Duck Duck Book

63 – look of love
09.15.2009, 12:02 am
Filed under: art & entertainment

The look of love : the art of the romance novel / by Jennifer McKnight-Trontz.
New York : Princeton Architectural Press, c2002.
[MCL call number: 741.64 M159L 2002; one copy, no holds]

Lots of people enjoy romance, but few people in our culture would easily admit to being lovers of the straight-up romance novel, unless they fit a particular profile.  Women can read them, but not feminists.  Girls can read them, but not boys.  You don’t read romances if you’re interested in “real” literature, and you don’t read them if you’re really smart and intellectual.  Romances are formulaic and hackneyed, they present a narrow view of marriage, of love, of a woman’s ability to have a mind and a heart at the same time, and so on.

But still, millions of people read romances, and enjoy them.  Part of the appeal, not surprisingly, is their evocative cover design — like their brethren in the rest of the pulp novel world, romances have long been sold on the strength of their beautiful illustrated covers.  The Look of Love presents a nice exhibit of some of the best, and some of the most typical romance covers from the 1930s to the 1980s, along with a short history of the genre and some discussion of trends in cover design over the years.  The explication is interesting and useful, but the covers are really the book’s reason d’être.

Some are so much of another era that it’s hard to see them as anything but arch and ironic:  Nurse on the Run (1965, page 93) features a beautiful young woman in a whirling, startled pose, with red hair spilling out from underneath her nurse’s cap.  Behind her are superimposed three calm, suave fellows, apparently the source of her turmoil (though none of them appear to have a care in the world).   And the very first Harlequin (1949, page 11) is illustrated with a painting of a woman in evening dress at the top of a curving staircase.  At the bottom is a man in a blue suit with a cap — he looks like a postal carrier to me, but here’s the title: The Manatee: Strange Loves of a Seaman.  So he must be a sea captain, not a mailman; I trust the woman is not actually the manatee.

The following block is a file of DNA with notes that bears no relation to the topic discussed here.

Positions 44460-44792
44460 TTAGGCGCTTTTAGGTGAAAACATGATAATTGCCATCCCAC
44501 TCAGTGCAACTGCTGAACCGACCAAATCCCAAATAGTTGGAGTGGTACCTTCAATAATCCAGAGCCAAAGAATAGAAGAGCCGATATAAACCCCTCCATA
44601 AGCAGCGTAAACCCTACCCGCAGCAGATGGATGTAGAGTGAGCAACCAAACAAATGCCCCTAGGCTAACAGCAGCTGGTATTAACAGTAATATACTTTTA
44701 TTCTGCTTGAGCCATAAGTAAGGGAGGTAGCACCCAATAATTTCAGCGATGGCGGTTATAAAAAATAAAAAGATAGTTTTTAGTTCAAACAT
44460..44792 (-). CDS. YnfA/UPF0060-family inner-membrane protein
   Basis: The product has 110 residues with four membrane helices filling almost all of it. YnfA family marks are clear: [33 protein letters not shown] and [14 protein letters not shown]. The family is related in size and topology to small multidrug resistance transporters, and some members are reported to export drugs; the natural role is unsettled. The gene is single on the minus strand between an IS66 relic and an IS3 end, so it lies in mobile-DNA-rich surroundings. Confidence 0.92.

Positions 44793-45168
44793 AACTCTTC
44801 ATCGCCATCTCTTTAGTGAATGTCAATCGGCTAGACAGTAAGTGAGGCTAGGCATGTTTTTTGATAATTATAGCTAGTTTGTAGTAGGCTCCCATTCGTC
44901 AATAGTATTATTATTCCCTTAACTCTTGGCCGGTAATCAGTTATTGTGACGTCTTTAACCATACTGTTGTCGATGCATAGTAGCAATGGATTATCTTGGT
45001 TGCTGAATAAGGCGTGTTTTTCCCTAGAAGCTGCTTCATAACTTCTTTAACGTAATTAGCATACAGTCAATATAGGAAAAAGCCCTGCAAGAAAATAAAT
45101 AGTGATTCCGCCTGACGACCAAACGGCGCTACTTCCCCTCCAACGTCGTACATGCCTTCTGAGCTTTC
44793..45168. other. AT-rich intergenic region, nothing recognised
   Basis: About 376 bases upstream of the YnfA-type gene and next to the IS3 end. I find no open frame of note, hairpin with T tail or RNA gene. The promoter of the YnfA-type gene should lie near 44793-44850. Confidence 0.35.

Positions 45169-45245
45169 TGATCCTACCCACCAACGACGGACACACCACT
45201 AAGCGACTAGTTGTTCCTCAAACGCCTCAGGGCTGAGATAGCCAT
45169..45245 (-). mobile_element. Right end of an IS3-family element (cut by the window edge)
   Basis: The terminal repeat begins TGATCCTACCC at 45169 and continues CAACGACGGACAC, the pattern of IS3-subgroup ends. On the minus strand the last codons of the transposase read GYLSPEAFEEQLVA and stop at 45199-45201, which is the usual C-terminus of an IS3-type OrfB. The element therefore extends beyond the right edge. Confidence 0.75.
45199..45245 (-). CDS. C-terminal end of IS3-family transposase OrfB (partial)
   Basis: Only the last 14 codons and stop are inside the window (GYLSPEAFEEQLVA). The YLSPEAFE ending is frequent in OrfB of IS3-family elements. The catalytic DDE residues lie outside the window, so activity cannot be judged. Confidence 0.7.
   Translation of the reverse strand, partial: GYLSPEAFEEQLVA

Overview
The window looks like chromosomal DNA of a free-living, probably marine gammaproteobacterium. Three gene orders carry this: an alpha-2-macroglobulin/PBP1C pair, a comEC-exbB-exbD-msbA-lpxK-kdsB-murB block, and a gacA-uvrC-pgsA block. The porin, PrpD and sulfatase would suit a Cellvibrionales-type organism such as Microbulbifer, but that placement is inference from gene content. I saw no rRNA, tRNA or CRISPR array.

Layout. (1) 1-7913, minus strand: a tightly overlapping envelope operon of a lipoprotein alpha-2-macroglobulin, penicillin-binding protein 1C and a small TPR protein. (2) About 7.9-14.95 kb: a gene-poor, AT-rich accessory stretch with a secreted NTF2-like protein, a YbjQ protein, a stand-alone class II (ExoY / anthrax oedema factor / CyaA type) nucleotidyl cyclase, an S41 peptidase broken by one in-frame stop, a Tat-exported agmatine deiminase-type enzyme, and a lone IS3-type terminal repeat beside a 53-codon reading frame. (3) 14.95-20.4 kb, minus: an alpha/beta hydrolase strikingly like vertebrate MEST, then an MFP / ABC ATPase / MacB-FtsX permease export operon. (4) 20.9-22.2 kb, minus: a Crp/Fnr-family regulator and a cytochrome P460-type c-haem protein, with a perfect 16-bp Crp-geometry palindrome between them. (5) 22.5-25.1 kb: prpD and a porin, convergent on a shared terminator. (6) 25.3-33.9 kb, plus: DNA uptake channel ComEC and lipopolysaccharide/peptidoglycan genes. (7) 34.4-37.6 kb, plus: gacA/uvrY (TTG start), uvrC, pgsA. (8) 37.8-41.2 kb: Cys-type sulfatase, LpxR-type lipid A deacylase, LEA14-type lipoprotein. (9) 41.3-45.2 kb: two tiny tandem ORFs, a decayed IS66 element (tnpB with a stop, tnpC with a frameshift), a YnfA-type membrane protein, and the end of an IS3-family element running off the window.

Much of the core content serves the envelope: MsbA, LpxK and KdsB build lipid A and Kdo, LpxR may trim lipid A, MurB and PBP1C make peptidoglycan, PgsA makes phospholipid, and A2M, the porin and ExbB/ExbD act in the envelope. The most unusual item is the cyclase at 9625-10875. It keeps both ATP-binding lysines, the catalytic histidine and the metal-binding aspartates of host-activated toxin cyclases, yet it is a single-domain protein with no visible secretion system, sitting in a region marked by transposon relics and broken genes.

Irony aside, however, there is a particular beauty about these illustrations.  Some of this is due to the vintage, nostalgic quality of the art, no doubt enhanced by the plain fact that these days it’s unusual for newly published books of any sort to have pulp-style hand-painted covers*, but I think the idea of love itself  is part of the appeal.  The cover evokes the feeling that the story promises to bring out in the reader.  The cover painting shows just a glimmer, a teensy frame out of the story — a longing glance at the unrequited beloved; a bit of labor shared by colleagues who maybe want to know one another better; the second two doomed lovers who are nonetheless magnetically attracted are just about to kiss.  All of these moments are worth looking at, worth fantasizing about, worth mention in life generally; even if the particular situation being described in the cover painting is highly improbable and stereotypical, and even though novel  itself might not be so great.

* Though there are counter-examples to this point — one I think of immediately is Hard Case Crime, which publishes both reprints and new novels in the mystery/crime genre, each with a specially commissioned painted cover.  I have found their books very much worth reading, as well as worth appreciating as lovely objects.


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